CYCLE OF RAGE: City’s New Chart Doesn’t Help Us Visualize the Same Old Problem with Cars
Cars have dashboards to tell drivers what they need to know. Cities have dashboards that do the opposite.
Case in point: Comptroller Brad Lander has just created a “New York City Climate Dashboard” to assess how the Big Apple is improving its rotten-to-the-core environmental performance. The dashboard has categories such as “energy,” “emissions” and “resiliency,” and has subsections related to buildings, infrastructure and where the city is investing its money.
But one of the charts caught my eye:
The chart is meant to show a baseline of current vehicle fleet attached to New York City households. There are 2,277,807 gas- or diesel-burning cars in the city and “only” 21,888 electric vehicles. (The total, 2,299,695 ignores the remaining 28,763 other vehicles registered to New York City residents, but let’s not quibble. Yet.)
The problem with the chart above — like all pie charts — is that ignores the size of the pie in favor of emphasizing the data behind the slices. An equally accurate, but differently emphasized, chart would look like this:
The chart above is based on Census data from the 2006-2010 American Community Survey plotted against the numbers in Lander’s pie chart. Now do you want a piece of that pie?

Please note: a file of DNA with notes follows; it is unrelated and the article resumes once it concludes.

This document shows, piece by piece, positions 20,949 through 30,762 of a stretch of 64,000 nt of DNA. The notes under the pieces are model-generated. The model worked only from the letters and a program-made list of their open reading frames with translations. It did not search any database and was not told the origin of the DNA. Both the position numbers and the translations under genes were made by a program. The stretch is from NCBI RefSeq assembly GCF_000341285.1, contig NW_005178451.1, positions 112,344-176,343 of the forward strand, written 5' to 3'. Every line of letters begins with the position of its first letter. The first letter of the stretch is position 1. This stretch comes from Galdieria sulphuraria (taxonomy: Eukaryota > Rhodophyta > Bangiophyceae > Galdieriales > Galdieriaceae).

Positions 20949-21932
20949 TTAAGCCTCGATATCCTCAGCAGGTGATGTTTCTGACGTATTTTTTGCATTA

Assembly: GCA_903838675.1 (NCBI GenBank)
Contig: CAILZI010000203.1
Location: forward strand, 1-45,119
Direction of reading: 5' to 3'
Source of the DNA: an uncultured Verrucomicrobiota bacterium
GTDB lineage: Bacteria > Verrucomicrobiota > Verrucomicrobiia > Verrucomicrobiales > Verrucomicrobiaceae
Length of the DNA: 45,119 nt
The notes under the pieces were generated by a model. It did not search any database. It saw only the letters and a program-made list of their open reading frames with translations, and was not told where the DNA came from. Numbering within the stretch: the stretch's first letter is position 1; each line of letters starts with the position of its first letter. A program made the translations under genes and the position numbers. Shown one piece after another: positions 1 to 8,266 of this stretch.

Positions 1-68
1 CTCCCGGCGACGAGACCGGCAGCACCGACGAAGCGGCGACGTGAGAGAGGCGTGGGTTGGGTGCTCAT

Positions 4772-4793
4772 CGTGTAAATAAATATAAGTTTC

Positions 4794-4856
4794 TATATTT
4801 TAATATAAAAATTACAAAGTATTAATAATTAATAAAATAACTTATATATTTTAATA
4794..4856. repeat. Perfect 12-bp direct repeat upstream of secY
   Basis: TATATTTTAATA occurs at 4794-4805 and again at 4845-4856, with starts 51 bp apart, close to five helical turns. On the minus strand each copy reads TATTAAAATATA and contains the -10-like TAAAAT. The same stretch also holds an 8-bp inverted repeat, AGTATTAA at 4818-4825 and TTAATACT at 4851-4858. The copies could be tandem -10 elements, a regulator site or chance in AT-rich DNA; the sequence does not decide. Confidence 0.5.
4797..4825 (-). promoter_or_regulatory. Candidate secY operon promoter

So cheer all you want about the increasing segment of vehicles that are electric, but the number of total cars is on the rise, which means that the little line in blue is going to have to get much wider, much faster — but as long as the total line is getting longer, nothing will be solved regarding congestion, the ruination of our neighborhoods, and the increasing numbers of road deaths (in fact, electric cars tend to be far heavier than “regular” cars, causing more severe injuries in crashes).
While we’re on the subject of driving — and charts to show the deleterious effects — a state database reveals that total vehicle miles traveled in urban areas is also on the rise. In 1990, the daily VMTs on roads in “urbanized” areas of the state were 193,986,000. By 2016 (the last year for which data is offered), the total VMTs had risen to 252,895,000, or an increase of 30 percent.
Here’s what that looks like in a chart:
Data scientists will likely approve of the way Streetsblog is graphically demonstrating the increase in cars.
“Pie charts [like the one from the Comptroller’s office] don’t show change over time effectively,” Stanford University data scientist Kate Miller told Streetsblog. “The [electric car] pie chart can’t show the reader the increase in cars overall, unless you had two pies of different shapes, but human beings are bad at eyeballing slight changes in pie wedge width. If you want to see the change over time, the best is a line or a bar graph.”
Bottom line? The city needs to shrink the size of the pie — or make the lines in my charts trend quickly towards the left axis — if it has any chance of meeting its commitment to reduce greenhouse gas emissions 80 percent by 2050.
It’s not in the stars. It’s in the charts.
Gersh Kuntzman is the editor of Streetsblog. When he gets angry, he writes a Cycle of Rage column, all of which are archived here.